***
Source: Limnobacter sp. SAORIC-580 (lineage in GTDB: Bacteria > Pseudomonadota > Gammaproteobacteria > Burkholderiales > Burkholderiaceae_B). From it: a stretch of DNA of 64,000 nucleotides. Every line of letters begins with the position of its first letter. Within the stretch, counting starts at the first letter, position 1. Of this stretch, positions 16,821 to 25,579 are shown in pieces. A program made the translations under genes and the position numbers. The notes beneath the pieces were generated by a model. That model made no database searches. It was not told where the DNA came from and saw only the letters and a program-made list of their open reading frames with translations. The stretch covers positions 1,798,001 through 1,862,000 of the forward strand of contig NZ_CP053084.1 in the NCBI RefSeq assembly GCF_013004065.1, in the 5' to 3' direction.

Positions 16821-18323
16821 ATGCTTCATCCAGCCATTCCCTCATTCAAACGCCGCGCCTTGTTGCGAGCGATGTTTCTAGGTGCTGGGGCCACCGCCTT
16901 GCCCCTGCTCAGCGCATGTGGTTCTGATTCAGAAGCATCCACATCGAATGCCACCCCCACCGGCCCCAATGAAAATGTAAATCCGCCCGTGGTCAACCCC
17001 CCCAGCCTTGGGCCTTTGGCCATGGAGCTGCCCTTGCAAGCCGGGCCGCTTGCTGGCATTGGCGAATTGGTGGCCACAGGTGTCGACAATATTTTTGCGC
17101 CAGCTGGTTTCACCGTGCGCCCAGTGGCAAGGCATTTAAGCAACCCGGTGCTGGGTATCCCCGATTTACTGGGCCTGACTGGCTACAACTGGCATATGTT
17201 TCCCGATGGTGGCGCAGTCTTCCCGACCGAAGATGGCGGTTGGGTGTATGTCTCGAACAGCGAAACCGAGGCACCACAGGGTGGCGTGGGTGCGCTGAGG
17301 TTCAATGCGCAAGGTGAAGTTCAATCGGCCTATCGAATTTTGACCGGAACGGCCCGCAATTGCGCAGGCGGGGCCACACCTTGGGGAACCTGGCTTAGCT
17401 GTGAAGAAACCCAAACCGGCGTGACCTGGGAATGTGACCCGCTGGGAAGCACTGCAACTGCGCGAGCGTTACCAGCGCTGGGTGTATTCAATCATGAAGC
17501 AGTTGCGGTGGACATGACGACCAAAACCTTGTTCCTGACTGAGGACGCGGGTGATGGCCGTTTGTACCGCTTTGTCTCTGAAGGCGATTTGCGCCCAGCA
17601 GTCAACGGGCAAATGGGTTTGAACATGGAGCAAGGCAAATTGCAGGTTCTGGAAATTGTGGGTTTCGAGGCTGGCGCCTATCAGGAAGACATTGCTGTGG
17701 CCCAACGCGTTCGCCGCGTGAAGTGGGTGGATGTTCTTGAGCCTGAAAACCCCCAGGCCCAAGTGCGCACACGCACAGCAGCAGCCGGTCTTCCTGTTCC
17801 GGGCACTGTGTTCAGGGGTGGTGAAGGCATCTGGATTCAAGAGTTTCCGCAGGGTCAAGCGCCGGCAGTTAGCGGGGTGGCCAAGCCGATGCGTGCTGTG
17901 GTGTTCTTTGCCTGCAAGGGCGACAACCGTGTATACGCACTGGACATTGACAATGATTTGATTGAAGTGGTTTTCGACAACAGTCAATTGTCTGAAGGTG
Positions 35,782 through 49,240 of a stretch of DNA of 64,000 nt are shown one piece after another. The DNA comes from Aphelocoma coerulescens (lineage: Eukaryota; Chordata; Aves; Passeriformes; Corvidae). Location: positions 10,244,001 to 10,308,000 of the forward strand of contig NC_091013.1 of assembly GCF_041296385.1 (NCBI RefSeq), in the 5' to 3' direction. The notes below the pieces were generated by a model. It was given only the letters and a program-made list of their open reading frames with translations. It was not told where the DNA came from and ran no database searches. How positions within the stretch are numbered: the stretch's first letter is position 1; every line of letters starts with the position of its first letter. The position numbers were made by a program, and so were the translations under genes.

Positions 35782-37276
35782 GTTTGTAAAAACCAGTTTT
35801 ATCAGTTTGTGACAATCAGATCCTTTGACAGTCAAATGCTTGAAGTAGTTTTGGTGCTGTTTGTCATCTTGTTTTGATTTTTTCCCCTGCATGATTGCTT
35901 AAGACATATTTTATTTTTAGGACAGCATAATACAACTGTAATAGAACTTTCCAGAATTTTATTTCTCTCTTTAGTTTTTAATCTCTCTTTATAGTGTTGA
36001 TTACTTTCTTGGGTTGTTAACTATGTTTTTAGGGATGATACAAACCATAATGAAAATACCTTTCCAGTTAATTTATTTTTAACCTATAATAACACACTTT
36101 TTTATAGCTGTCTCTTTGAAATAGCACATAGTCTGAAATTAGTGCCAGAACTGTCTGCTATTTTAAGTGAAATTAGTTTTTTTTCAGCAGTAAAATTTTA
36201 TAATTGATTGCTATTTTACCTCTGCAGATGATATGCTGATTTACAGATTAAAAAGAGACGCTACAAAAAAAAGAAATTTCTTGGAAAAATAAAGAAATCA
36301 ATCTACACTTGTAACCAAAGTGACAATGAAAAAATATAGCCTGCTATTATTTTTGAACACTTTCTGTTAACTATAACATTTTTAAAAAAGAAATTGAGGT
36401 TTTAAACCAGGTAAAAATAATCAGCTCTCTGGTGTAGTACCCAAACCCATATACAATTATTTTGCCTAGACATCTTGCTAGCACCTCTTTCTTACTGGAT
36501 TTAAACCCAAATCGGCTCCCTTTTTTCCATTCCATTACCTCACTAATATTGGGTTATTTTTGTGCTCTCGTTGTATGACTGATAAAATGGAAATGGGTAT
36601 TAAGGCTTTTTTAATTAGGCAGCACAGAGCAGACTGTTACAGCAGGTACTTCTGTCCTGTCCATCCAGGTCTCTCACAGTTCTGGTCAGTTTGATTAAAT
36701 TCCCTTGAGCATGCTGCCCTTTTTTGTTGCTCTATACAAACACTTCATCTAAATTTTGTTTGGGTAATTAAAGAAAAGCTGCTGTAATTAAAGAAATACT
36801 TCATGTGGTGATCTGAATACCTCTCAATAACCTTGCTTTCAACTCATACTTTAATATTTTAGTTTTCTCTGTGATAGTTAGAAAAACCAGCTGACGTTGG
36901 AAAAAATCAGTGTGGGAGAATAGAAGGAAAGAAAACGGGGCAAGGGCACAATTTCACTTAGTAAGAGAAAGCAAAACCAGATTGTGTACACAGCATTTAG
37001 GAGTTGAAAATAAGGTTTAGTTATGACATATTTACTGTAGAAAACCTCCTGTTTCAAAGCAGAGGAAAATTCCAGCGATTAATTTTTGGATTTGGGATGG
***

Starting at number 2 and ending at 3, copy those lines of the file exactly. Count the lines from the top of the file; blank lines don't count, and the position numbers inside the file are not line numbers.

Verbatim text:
Positions 16821-18323
16821 ATGCTTCATCCAGCCATTCCCTCATTCAAACGCCGCGCCTTGTTGCGAGCGATGTTTCTAGGTGCTGGGGCCACCGCCTT